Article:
In all the Gen-Y-In-The-Workplace talk, one consistent theme is the young folks’ demand for instant feedback. It’s usually presented in a grim-but-true light, like, “you might not like it, but that’s how they are,” but when the modern office discovers a functional way to fulfill that need, performance reviews may be redundant.
Giving good, constructive feedback in any scenario, can be hard, takes practise, sometimes guts, and by it’s nature doesn’t often get fed-back on. I work in a sizable organisation where HR do acknowledge the importance of feedback. A standard annual appraisal process is in place, plus HR recommend a fortnightly/monthly routine, for which support and training is provided. Unfortunately this doesn’t automatically result in a widespread feedback culture. In a fluid environment, where reporting lines can change, sometimes fairly arbitrarily, I’ve come to believe it’s really down to the individual managers, their attitude, level of confidence with their teams, and the relationships between individuals that determine how reviews happen. Just because the meetings are scheduled, the forms are filled in and submitted, it doesn’t mean either party gets any value from the process. Worse still, the perception develops that they are a box-ticking waste of time, which recovery from – ie. actually making annual reviews useful, can be incredibly difficult. Much of my evolving approach to giving feedback comes from the experiences I’ve have on the receiving end (and yes, I’ve been on the training too). As a learning process, you could say this is fine, but there’s still this little voice that says – “These are people’s hopes and dreams you may be messing with. Don’t screw it up.” And boy, does that guilt trip keep me on my toes, as I know how a well considered piece of insight, or the right word of support can be a real gift.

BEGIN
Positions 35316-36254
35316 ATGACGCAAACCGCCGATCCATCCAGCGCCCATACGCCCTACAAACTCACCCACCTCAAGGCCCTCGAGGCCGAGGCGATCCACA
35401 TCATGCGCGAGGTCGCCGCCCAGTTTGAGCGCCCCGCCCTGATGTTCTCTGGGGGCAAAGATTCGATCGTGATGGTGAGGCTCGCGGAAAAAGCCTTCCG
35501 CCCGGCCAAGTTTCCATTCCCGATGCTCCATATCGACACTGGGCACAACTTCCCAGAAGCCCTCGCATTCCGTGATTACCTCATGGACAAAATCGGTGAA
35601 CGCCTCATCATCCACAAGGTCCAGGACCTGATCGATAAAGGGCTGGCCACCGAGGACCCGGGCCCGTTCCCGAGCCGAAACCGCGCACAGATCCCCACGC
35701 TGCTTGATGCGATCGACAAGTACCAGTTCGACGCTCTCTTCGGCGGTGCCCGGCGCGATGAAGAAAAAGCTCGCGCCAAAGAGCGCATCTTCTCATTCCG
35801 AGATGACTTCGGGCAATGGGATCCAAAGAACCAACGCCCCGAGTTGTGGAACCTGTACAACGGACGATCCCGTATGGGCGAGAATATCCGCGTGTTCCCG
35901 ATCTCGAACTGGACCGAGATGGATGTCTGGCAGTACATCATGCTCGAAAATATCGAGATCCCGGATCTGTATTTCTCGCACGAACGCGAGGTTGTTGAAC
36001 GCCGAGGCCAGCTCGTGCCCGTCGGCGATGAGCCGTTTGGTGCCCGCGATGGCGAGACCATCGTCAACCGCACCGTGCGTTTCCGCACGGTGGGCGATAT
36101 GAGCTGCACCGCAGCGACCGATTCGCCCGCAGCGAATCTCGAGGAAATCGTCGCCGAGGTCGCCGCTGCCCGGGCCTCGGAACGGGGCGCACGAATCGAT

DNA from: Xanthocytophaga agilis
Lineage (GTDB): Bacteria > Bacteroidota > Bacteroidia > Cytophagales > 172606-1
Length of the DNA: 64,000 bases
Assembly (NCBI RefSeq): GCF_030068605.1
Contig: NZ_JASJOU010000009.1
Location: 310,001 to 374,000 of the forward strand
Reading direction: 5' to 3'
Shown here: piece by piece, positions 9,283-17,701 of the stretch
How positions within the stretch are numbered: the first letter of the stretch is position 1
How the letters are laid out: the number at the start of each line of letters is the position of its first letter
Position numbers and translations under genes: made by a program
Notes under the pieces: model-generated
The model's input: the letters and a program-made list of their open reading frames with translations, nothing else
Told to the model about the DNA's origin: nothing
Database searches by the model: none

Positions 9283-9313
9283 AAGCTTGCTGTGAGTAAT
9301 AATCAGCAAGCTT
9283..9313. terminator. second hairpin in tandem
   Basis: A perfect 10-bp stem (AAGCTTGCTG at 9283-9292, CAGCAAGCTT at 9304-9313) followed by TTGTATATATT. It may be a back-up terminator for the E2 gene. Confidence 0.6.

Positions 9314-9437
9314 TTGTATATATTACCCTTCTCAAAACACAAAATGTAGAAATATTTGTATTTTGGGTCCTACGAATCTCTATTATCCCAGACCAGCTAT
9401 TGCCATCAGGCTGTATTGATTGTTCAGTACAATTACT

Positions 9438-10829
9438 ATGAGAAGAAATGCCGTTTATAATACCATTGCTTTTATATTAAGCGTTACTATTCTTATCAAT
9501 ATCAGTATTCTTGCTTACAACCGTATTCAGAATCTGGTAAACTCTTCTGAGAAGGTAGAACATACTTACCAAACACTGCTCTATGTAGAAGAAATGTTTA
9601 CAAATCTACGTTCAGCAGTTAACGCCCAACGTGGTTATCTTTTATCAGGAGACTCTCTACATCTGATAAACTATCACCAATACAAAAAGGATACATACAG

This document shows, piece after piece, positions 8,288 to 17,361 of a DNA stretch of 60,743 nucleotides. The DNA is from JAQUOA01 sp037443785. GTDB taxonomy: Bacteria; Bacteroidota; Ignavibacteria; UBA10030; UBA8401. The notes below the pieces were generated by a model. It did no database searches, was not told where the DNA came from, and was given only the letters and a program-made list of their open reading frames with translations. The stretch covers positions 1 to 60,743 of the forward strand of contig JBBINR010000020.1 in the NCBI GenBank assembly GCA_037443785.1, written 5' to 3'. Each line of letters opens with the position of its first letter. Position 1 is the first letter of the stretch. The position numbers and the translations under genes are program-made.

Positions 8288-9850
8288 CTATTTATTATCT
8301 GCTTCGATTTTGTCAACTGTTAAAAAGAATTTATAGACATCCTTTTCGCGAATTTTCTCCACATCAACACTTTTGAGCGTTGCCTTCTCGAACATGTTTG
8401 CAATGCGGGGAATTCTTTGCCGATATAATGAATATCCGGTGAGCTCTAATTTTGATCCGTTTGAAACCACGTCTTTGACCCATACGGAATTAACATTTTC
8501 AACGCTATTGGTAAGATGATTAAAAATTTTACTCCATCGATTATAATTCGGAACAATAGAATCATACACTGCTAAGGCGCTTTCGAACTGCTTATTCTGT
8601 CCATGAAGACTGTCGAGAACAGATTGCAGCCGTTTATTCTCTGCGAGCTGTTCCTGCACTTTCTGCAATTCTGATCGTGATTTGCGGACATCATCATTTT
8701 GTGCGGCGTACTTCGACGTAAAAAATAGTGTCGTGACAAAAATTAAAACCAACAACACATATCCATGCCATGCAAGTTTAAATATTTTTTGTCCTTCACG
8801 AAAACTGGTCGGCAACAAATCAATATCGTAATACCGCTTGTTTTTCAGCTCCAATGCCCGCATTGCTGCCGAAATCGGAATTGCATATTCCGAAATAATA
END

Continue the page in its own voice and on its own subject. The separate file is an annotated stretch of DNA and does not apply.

So true Khoi! The feedback is so valuable, and having it come in consistently in tangible and measurable ways is key. I think it says something about your commitment to improvement though, since you took the time and went through the crap process regardless of the hassles.
In terms of a better way, maybe check out Rypple – it sounds like it works in the ways you’re looking for.
Thank you! Your remarks have been sent to Khoi.